When I write, I feel like I’m my most authentic self. I can struggle to express myself in-person, which was especially amplified after I moved to a new town my sophomore year. My IRL presentation was so bad, at my senior all-night party two years later, a friend told me he used to think I was a total b-tch because I never talked to anyone early on.


My writing dreams definitely got slow-roasted into a hobby for a while, though. On my last day of high school calculus, handing in my test, my teacher asked what I would be studying here at WSU. When I said creative writing, he looked the most disappointed I’d ever seen him (and trust me, with my quiz grades, I’d seen a lot). His sending words? “That’s a shame.”

Ouch. But that wasn’t the first time. My cashew-y tendencies prevented me from fighting back when someone goofed on my career choices, and sometimes kept me from even just saying hi to someone so they didn’t see me as, and I quote, “a total b-tch.”

But, praise be, college happened. Aside from learning how to socialize like an actual human being, I became a real-life published author at the beginning of this year, and in just a few weeks I will hold in my hands the coveted English degree. Of course, there’s my vast history with The Daily Evergreen.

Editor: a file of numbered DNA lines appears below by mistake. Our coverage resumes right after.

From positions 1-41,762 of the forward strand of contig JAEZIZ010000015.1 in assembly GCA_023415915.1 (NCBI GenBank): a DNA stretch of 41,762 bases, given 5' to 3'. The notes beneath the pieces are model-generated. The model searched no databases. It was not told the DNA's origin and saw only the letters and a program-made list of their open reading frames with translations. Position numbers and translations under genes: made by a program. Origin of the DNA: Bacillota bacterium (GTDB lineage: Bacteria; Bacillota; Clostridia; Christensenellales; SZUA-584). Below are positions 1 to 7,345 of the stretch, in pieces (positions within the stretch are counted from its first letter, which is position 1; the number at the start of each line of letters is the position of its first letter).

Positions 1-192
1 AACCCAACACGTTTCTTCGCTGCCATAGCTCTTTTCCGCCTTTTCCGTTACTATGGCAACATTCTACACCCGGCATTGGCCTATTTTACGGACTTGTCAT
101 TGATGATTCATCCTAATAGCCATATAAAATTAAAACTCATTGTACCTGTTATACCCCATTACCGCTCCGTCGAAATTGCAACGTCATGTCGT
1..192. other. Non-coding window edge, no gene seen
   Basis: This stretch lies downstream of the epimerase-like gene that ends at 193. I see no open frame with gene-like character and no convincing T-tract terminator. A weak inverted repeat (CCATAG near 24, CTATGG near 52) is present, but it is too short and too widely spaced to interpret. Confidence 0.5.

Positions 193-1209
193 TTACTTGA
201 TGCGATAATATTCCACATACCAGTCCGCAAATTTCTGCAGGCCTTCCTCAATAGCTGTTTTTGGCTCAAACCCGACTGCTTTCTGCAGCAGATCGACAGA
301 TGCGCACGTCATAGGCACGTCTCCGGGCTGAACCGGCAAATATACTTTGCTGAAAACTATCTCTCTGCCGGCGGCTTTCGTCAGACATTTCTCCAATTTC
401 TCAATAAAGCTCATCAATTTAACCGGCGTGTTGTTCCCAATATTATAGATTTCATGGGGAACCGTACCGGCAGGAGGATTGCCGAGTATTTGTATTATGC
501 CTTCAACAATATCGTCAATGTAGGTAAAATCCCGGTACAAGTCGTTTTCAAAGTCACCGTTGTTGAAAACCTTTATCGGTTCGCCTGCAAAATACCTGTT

Even if I don’t land a multi-million dollar salary on my writing skills alone (and trust me, there are always people willing to remind me of that), I know it’s a quiet but prominent mark of my personality.

I may not be as down-to-earth as a walnut, or as fun and essential to any mix as a peanut. But think about it: aren’t there always cashews in every mix, hiding behind the chocolate chips and, perhaps, the rare macadamia nut? Providing sustenance and leaving their mark, whether you consciously see it or not?

So yeah, I might be low-key, and a bit of a nutcase. But I’m happy to keep on doing my cashew thing, and if I’m lucky, my writing might get me remembered before I’m out of the room for good.

Though I guess some of the most famous writers didn’t reach any kind of acclaim until after they died, so I might just have to take what I can get.